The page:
Interboro would like to take this opportunity to outline it’s working methodology.
Inevitably, Interboro’s work follows three paths, reflective of three roles:
Keep to the actors! Because there are tens of thousands of things you could never deduce from conventional narratives about, for example, deadmalls and shrinking cities. This is why it’s important to do good detective work: old-fashioned empirical observation. The problem with architects and planners isn’t so much that they always think they have the answer, it’s that they always think they know the problem. We have to listen more and talk less – like detectives do.
The people and the places you’ll encounter in the three projects presented here are too busy doing their thing to stop to think about how important their thing is. That’s where ghostwriters come in. Ghostwriters create the legacy by telling a story about how integral their subject is to the development of the world. Similarly, in all of the places we’ve worked in, we’ve identified people on the ground whose self-interested actions are clues about how to make the place better. What these people need is someone to “sing their life” so to speak; to legitimize these self-interested practices, and make the case that they are vital to a place’s future.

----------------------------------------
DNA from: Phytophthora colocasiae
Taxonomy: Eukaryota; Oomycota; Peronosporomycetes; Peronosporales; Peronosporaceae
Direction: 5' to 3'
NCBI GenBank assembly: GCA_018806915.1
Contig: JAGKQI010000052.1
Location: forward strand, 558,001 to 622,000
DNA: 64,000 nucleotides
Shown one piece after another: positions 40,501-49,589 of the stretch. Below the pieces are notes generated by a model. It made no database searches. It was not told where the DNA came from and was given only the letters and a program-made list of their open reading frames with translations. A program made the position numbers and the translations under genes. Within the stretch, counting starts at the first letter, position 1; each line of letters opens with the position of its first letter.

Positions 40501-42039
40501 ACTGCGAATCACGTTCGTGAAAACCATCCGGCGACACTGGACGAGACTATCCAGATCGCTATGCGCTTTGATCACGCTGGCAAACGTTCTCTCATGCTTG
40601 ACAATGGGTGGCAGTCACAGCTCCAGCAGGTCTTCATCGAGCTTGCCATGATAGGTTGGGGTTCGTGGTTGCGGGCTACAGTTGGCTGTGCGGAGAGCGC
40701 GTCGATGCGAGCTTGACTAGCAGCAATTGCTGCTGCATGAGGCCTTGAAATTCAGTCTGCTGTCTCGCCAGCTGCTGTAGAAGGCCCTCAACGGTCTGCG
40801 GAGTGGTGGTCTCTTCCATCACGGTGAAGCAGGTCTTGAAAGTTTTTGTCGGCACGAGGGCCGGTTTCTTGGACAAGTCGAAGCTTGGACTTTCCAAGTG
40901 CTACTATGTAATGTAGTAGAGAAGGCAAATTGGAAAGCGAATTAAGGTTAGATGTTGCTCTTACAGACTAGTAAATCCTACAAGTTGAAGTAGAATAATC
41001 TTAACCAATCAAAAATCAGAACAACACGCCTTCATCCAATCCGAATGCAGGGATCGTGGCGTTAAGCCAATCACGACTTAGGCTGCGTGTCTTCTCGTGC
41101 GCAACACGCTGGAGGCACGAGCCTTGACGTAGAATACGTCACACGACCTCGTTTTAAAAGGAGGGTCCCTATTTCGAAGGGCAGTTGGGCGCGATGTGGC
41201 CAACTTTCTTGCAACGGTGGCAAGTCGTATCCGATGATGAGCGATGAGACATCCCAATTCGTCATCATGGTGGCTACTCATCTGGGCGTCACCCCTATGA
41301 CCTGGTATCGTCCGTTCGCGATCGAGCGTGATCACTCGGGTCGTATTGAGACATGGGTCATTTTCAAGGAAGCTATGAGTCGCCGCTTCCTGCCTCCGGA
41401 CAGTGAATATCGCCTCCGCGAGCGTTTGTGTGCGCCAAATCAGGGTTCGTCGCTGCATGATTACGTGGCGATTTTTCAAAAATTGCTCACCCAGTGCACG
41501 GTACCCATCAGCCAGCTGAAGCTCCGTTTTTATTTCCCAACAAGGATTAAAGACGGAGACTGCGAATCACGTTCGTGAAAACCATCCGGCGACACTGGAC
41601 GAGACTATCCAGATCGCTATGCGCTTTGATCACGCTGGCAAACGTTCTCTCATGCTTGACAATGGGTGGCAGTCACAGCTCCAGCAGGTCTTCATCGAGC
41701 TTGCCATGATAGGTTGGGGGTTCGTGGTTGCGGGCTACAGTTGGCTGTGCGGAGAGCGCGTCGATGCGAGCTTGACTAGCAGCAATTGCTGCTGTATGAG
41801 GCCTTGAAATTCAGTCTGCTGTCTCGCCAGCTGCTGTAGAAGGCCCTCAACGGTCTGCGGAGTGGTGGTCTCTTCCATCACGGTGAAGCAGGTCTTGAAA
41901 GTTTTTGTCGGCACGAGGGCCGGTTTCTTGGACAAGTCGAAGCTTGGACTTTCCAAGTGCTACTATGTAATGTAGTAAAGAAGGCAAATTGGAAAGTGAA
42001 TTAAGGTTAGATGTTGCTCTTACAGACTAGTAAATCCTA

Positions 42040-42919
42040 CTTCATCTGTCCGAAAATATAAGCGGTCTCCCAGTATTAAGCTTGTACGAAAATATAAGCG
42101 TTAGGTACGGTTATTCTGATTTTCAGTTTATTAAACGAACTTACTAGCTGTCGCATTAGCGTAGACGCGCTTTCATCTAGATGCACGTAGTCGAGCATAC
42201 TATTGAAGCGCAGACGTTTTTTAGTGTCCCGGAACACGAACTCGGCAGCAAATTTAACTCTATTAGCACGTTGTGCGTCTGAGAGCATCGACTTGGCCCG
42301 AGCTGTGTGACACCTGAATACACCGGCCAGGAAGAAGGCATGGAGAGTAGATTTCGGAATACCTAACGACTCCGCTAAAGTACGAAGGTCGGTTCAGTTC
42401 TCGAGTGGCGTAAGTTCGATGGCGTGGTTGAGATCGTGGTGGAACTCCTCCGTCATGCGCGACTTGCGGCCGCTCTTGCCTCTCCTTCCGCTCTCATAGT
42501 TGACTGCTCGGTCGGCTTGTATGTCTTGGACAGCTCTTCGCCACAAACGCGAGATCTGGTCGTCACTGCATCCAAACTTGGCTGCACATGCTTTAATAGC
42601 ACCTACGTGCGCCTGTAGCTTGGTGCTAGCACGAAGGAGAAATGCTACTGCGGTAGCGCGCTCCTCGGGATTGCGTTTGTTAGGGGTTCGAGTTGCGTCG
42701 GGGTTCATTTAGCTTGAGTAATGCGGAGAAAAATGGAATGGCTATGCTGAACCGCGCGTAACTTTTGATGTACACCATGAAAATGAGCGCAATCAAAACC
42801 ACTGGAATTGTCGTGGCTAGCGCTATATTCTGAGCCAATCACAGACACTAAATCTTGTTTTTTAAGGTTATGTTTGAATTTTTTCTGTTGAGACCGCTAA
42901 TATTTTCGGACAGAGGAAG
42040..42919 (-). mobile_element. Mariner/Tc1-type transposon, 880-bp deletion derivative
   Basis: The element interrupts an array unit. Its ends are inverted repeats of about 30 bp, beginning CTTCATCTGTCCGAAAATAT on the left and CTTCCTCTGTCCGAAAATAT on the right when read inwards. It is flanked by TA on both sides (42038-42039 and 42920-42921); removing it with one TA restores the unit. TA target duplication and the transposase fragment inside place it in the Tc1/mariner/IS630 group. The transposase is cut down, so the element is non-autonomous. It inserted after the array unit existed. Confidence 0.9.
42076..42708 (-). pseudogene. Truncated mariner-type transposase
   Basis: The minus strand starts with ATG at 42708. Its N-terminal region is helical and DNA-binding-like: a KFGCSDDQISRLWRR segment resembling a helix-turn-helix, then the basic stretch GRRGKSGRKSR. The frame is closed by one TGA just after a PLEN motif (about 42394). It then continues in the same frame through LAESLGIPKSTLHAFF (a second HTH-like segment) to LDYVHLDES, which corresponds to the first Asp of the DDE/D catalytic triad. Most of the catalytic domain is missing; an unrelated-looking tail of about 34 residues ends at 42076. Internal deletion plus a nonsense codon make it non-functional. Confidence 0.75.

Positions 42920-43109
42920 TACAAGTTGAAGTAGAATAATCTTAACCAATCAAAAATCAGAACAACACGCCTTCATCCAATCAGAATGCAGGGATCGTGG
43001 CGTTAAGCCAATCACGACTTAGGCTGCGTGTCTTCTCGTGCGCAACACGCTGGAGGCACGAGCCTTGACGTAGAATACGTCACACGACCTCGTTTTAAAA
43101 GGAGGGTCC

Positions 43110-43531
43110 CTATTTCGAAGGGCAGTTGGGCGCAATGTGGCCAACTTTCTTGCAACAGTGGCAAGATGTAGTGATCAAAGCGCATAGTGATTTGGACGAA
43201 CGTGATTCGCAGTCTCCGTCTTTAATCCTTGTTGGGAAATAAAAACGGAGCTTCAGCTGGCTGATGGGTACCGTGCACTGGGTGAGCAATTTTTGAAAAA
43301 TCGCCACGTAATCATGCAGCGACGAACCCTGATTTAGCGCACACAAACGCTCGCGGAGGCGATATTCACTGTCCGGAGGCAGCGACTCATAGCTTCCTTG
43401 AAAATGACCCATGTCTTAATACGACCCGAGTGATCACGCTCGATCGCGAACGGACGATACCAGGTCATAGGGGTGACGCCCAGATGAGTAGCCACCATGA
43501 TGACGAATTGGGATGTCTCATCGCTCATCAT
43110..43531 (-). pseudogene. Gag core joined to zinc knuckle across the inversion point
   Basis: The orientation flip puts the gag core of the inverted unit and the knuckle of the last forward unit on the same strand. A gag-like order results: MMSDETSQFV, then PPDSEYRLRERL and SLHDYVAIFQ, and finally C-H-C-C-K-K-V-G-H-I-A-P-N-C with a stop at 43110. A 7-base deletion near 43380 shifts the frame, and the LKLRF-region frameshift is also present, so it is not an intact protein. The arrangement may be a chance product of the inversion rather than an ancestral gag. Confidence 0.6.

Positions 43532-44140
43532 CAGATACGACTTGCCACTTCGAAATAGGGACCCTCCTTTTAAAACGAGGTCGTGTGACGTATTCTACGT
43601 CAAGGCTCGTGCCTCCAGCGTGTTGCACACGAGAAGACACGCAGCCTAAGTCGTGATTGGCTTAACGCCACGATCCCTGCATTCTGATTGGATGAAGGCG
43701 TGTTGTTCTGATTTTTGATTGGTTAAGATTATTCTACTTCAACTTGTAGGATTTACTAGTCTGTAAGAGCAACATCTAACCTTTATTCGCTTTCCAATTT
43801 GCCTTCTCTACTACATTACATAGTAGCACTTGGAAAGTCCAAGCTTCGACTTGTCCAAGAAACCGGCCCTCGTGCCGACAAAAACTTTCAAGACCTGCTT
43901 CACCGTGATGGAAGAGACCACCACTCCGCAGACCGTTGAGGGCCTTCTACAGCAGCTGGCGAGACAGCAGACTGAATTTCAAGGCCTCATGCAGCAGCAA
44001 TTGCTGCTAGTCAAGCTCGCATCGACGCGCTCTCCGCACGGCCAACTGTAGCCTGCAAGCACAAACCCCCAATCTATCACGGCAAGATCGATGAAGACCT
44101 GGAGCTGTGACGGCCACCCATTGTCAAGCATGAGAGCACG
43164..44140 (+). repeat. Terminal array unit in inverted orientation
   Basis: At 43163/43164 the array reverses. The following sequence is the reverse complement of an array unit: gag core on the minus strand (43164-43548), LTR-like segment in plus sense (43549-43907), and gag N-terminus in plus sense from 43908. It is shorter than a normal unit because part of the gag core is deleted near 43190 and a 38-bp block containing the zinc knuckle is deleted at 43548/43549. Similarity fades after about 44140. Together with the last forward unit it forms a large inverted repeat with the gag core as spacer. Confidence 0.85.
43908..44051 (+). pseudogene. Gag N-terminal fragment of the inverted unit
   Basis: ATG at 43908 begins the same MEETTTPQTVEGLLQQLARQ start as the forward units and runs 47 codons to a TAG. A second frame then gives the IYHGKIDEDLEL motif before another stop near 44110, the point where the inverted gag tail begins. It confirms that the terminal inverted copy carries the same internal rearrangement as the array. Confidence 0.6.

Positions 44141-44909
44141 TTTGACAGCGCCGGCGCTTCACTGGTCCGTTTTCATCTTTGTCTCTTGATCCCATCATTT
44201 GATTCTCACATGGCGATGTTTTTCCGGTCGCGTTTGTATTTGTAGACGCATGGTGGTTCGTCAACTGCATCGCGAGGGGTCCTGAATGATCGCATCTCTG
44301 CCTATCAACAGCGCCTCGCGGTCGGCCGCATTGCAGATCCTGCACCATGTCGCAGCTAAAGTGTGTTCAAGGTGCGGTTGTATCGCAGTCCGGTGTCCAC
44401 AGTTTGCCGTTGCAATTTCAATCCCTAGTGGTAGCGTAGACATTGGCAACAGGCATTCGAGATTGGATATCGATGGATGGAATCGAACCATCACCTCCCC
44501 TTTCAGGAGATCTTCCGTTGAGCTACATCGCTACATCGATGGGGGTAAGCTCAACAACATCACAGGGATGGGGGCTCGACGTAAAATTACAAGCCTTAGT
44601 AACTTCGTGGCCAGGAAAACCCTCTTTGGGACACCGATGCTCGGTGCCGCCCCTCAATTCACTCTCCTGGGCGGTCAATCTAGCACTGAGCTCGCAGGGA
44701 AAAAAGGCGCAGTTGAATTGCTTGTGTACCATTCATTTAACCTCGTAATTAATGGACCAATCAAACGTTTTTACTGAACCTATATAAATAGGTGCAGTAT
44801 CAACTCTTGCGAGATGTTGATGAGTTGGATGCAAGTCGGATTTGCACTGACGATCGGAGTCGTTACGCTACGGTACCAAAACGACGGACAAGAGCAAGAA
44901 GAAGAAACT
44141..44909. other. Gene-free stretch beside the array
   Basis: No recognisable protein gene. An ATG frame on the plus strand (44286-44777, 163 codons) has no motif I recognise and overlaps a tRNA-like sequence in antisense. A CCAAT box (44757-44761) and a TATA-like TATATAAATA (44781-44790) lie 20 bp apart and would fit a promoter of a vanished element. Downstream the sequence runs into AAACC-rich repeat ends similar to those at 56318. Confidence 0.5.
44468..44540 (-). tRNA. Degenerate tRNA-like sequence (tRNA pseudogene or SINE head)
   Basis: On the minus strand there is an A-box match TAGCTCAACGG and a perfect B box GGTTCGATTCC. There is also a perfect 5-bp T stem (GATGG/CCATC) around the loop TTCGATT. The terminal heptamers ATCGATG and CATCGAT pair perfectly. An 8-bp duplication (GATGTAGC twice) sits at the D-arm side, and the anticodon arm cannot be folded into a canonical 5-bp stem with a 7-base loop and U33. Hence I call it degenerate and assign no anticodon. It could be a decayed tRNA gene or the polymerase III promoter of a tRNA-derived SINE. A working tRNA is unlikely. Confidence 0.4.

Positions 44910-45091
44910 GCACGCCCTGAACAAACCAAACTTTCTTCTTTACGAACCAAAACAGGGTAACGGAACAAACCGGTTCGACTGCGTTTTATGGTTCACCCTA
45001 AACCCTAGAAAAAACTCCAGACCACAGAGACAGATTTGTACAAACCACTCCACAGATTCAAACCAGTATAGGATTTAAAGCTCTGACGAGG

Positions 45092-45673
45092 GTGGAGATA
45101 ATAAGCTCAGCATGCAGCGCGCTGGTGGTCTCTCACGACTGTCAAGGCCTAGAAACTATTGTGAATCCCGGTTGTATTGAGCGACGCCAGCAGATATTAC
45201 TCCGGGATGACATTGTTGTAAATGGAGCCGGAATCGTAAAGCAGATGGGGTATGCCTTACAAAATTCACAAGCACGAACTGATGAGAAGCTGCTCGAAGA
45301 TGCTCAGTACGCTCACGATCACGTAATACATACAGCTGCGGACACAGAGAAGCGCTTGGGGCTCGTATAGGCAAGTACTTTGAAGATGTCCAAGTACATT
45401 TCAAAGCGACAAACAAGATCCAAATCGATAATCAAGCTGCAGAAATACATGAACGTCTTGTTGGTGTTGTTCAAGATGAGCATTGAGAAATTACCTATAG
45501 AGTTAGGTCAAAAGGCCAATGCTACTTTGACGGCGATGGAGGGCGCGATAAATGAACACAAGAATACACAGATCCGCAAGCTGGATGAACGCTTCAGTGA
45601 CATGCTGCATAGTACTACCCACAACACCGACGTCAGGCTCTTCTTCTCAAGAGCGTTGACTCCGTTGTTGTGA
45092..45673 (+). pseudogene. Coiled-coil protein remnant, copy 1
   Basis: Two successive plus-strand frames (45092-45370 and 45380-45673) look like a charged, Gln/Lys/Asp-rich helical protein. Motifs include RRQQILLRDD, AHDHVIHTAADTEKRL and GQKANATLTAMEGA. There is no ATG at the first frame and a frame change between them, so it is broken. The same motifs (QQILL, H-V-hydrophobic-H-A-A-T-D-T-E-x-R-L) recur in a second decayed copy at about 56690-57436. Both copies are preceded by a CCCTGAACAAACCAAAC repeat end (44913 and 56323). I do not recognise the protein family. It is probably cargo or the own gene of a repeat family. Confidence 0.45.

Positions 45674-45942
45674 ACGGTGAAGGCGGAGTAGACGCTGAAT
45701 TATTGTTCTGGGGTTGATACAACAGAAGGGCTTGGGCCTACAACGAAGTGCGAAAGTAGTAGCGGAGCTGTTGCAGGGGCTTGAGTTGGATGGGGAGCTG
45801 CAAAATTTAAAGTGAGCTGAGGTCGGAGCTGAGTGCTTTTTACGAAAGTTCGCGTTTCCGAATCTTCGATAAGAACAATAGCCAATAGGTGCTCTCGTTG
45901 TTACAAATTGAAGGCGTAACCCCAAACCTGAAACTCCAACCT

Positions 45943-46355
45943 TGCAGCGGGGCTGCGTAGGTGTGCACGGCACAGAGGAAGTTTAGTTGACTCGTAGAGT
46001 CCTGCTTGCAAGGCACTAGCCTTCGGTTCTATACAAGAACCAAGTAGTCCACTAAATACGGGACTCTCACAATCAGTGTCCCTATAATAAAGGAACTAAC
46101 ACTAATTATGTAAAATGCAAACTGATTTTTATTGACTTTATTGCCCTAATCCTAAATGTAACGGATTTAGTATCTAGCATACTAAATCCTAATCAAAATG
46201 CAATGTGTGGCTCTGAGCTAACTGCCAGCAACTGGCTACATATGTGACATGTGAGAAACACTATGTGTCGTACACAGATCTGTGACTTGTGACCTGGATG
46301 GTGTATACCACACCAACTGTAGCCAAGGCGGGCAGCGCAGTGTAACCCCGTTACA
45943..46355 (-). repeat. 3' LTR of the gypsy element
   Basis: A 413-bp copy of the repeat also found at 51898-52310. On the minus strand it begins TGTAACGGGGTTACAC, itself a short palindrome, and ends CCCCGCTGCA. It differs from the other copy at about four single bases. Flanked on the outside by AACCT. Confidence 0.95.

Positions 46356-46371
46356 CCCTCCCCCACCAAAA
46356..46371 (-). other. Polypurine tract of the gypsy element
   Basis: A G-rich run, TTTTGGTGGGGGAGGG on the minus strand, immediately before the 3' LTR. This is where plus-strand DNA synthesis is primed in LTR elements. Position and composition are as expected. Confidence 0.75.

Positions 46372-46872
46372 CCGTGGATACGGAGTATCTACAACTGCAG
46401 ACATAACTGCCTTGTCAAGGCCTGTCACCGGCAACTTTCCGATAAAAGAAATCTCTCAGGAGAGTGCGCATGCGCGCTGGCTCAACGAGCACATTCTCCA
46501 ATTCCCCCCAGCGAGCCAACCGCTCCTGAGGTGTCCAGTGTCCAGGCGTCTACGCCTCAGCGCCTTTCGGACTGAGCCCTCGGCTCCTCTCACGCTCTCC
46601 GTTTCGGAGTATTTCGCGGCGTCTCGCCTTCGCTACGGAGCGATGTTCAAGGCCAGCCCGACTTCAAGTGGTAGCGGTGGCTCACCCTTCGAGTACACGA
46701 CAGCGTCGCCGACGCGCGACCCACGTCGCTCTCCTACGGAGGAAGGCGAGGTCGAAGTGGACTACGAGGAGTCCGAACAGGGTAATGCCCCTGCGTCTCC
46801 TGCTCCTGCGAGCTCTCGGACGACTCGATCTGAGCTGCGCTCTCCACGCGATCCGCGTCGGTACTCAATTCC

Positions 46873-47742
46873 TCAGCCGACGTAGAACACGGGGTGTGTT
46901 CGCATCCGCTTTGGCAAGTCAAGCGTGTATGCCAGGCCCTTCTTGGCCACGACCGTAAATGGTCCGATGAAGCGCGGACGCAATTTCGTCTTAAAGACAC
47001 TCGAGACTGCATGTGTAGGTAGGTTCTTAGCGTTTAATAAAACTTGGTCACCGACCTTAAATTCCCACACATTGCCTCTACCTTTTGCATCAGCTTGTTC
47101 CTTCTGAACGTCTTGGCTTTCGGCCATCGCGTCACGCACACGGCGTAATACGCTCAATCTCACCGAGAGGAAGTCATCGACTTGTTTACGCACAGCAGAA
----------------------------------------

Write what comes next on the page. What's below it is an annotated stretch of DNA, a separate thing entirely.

The third phase – the Lifecoach phase – is the toughest phase, because unlike detective work (which is about observation and documentation) and ghostwriting (which is about interpretation), Lifecoaching entails advocating for a person or a place. More ambitiously, it entails advocating for a particular outcome. What’s going to happen to the Dutchess Mall? Who knows, but if you’re a good Lifecoach, you can map many possible futures, pick one that you think is the most interesting, equitable, sustainable, or maybe just feasible, and “rig” the game so that it plays out in your favor. Is this cheating? Maybe, but then that’s what we’re hired for.